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Updated 21 Jun 2018

Are last-mile delivery robots about to ‘drive’ you out of business?

Unless you plan to incorporate sentient machines in your logistics business, or develop a strategy to compete with them, robotic delivery systems are about to disrupt you. 

Nicole Crampton, 09 April 2017  Share  0 comments  Print

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Starship Technologies’ six-wheeled, knee-high robots are coming to market as part of an automated system aimed at improving ‘last-mile’ delivery of goods to consumers. If you’re delivering food or products in cities and suburbs, you might have to deal with these robots on your routes in the future.

The robots are designed to deliver customers’ goods cost-effectively, and when it’s most convenient for all parties concerned, according to Starship Technologies

Related: The future is here: How self-driving vehicles will revolutionise logistics


“We’re trying to solve real social and economic problems. This will take cars and vans off the road. We can also provide deliveries to the elderly and handicapped who have difficulty getting around,” says Starship Technologies spokesman, Henry Harris-Burland.

If you’re looking for creative ways to grow your company’s transportation services, why not consider how robots can improve your market positioning. Here are a few key things you need to know about Starship Technologies’ machines and what you can do about it:

They offer cost-effective deliveries

Cost -effective -deliveries

To keep costs down, this robot has been fitted with only the ‘essentials’. It costs less to run than traditional delivery services (vans and trucks), and it doesn’t require an operator (driver). Allan Martinson, Starship’s chief operating officer says that the robots operate autonomously using proprietary digital maps and sophisticated software to interact with the environment and receivers.

Sending a robot means less time wasted for your drivers who now have to stand outside customers’ gates ringing the bell. The robot takes the item to the consumer, at their convenience, which can speed up your offering and improve your customer service if you opt to incorporate it into your business.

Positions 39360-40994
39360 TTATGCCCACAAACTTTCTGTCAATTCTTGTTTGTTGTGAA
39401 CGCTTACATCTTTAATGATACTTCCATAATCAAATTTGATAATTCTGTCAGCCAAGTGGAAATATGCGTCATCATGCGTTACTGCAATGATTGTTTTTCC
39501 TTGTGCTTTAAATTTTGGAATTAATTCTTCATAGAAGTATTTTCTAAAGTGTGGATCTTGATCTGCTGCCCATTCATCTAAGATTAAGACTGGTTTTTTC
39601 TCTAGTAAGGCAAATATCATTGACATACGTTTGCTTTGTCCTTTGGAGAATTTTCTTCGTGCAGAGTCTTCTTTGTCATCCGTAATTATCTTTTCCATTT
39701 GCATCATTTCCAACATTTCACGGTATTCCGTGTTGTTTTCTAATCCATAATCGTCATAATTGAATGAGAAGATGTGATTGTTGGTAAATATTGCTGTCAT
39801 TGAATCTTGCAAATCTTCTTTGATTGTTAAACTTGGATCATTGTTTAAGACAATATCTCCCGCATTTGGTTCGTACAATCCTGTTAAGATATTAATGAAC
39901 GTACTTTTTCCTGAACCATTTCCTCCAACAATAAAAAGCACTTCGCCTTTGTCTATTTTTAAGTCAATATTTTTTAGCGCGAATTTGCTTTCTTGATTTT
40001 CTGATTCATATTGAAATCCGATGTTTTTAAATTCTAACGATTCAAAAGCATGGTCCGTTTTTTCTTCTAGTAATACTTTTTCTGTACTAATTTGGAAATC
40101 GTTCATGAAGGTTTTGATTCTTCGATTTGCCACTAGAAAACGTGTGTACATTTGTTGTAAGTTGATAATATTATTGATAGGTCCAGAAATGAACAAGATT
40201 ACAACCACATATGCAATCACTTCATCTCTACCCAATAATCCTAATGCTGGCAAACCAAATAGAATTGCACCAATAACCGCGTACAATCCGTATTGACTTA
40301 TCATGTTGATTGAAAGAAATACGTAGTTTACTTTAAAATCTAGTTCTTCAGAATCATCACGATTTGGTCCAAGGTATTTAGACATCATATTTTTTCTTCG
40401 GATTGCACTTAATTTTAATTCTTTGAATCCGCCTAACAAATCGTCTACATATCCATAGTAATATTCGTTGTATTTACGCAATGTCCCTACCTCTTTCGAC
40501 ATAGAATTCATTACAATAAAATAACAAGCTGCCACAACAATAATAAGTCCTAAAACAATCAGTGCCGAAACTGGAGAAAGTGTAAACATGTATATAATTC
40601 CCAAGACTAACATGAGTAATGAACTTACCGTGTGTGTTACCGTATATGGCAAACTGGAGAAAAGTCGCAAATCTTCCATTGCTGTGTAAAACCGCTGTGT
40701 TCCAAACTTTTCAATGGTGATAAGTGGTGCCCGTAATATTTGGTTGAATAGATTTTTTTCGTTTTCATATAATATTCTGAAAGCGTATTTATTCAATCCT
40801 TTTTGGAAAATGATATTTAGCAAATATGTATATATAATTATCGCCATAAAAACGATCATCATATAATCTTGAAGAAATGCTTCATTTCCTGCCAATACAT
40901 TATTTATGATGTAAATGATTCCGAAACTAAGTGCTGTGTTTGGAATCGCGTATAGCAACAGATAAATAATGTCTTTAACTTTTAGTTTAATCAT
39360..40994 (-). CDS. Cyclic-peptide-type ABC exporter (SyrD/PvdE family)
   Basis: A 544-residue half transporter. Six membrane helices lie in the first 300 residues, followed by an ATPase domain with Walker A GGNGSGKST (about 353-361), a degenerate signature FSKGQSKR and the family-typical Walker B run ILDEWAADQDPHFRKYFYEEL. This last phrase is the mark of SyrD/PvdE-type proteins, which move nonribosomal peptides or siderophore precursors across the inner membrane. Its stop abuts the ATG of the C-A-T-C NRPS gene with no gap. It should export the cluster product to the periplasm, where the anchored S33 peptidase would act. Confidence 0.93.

They won’t waste time ‘getting lost’

Visual localisation technology allows the robot to undertake real-time mapping of the environment using nine cameras to navigate along sidewalks and circumvent obstacles, people and pets.

“We can see every crosswalk, every traffic light, every pothole,” Harris-Burland said. “A lot of companies have mapped roads but no one has mapped sidewalks.” Not only will this speed up your delivery time, but the robot can navigate South Africa’s sidewalks, find the customer, and return to the delivery truck (or your satellite delivery office) by itself.

Related: Must read insights on why trucks don’t make sense as delivery vehicles

They offer security features

Not every item delivered is going to be low-cost, which means this little robot will need to have security features in case someone tries to steal its cargo, or steal the robot itself.

Harris-Burland says that the lid of the robot is locked during deliveries and if someone picks up the robot, a car-alarm type noise will start blaring. These measures will offer your customers safe delivery and will ensure your delivery robot isn’t stolen while on the job.

Incorporate it into your offering?

This innovative technology is already used by courier companies in the United States as part of a pilot programme. The delivery robots are partnering with DoorDash in Redwood City, California and with Postmates in Washington.

The robots will soon be all over cities in the USA, and incorporating similar machines into your logistics offerings could present an opportunity to hold onto your clients in congested cities and suburbs in the future.   


  • You can investigate incorporating this robot into your last-mile delivery solutions.
  • Visual localisation technology determines the best route for the little robot along sidewalks instead of the road.
  • It can activate security features to ensure the safety of your customer’s goods and your robot. 
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About the author

Nicole Crampton

Introducing the owner-driver responsibilities & risks

Bryan Verpoort, Head of Corporate & Business Insurance at Standard Bank advises smaller businesses on the risks and considerations when contracting to transport goods for a large company.

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